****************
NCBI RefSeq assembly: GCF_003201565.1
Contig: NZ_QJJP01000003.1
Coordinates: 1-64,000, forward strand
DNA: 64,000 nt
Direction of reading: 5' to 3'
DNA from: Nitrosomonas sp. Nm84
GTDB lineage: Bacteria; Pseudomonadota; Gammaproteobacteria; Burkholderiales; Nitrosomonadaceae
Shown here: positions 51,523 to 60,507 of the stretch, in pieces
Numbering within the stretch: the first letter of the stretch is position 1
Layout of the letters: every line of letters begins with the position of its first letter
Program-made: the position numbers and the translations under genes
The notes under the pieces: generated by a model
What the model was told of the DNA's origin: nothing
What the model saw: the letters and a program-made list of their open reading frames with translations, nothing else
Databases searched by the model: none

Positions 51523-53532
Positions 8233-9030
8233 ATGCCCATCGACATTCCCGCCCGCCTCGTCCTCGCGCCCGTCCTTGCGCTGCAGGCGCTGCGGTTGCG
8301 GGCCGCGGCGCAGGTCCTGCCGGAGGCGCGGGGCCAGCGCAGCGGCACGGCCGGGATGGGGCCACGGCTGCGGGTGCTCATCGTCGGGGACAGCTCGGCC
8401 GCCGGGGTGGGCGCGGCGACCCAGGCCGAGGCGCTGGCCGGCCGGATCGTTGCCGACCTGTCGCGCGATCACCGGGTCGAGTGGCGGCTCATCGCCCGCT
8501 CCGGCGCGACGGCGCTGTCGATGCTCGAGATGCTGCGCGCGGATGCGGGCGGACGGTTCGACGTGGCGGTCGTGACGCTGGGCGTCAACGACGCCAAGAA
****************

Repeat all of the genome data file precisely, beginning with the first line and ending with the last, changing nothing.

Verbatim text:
NCBI RefSeq assembly: GCF_003201565.1
Contig: NZ_QJJP01000003.1
Coordinates: 1-64,000, forward strand
DNA: 64,000 nt
Direction of reading: 5' to 3'
DNA from: Nitrosomonas sp. Nm84
GTDB lineage: Bacteria; Pseudomonadota; Gammaproteobacteria; Burkholderiales; Nitrosomonadaceae
Shown here: positions 51,523 to 60,507 of the stretch, in pieces
Numbering within the stretch: the first letter of the stretch is position 1
Layout of the letters: every line of letters begins with the position of its first letter
Program-made: the position numbers and the translations under genes
The notes under the pieces: generated by a model
What the model was told of the DNA's origin: nothing
What the model saw: the letters and a program-made list of their open reading frames with translations, nothing else
Databases searched by the model: none

Positions 51523-53532
Positions 8233-9030
8233 ATGCCCATCGACATTCCCGCCCGCCTCGTCCTCGCGCCCGTCCTTGCGCTGCAGGCGCTGCGGTTGCG
8301 GGCCGCGGCGCAGGTCCTGCCGGAGGCGCGGGGCCAGCGCAGCGGCACGGCCGGGATGGGGCCACGGCTGCGGGTGCTCATCGTCGGGGACAGCTCGGCC
8401 GCCGGGGTGGGCGCGGCGACCCAGGCCGAGGCGCTGGCCGGCCGGATCGTTGCCGACCTGTCGCGCGATCACCGGGTCGAGTGGCGGCTCATCGCCCGCT
8501 CCGGCGCGACGGCGCTGTCGATGCTCGAGATGCTGCGCGCGGATGCGGGCGGACGGTTCGACGTGGCGGTCGTGACGCTGGGCGTCAACGACGCCAAGAA